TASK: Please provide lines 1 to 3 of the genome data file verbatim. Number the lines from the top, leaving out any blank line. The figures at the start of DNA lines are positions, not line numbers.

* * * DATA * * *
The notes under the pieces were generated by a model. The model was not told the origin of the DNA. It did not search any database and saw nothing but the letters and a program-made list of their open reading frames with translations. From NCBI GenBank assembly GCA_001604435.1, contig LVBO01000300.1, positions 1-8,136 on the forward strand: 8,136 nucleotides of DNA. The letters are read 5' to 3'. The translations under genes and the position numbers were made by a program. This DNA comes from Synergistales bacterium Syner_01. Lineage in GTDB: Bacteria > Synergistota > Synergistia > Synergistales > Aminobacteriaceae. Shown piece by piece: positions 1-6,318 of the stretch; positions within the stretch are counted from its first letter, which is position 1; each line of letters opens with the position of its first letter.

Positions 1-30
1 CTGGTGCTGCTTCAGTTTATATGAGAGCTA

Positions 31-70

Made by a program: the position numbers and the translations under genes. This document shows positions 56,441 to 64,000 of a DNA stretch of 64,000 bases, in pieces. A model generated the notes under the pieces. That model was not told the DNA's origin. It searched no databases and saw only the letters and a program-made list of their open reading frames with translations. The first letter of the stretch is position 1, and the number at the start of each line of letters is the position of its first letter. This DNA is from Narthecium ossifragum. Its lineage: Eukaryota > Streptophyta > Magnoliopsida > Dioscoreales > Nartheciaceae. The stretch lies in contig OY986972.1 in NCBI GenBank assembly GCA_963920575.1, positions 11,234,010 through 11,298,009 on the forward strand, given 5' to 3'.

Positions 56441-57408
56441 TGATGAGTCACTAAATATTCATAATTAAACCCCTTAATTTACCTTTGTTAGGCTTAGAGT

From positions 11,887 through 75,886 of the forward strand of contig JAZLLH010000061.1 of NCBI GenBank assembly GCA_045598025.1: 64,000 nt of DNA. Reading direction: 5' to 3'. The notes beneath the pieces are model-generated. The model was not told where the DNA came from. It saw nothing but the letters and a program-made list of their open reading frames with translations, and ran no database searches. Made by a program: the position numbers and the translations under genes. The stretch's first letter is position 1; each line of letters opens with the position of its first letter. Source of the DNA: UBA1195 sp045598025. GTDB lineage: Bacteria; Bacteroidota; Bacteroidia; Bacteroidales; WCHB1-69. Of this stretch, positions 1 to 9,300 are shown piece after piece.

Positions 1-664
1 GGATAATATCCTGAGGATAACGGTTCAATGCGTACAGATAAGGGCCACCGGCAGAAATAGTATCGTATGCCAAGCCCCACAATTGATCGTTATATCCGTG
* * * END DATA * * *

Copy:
The notes under the pieces were generated by a model. The model was not told the origin of the DNA. It did not search any database and saw nothing but the letters and a program-made list of their open reading frames with translations. From NCBI GenBank assembly GCA_001604435.1, contig LVBO01000300.1, positions 1-8,136 on the forward strand: 8,136 nucleotides of DNA. The letters are read 5' to 3'. The translations under genes and the position numbers were made by a program. This DNA comes from Synergistales bacterium Syner_01. Lineage in GTDB: Bacteria > Synergistota > Synergistia > Synergistales > Aminobacteriaceae. Shown piece by piece: positions 1-6,318 of the stretch; positions within the stretch are counted from its first letter, which is position 1; each line of letters opens with the position of its first letter.

Positions 1-30
1 CTGGTGCTGCTTCAGTTTATATGAGAGCTA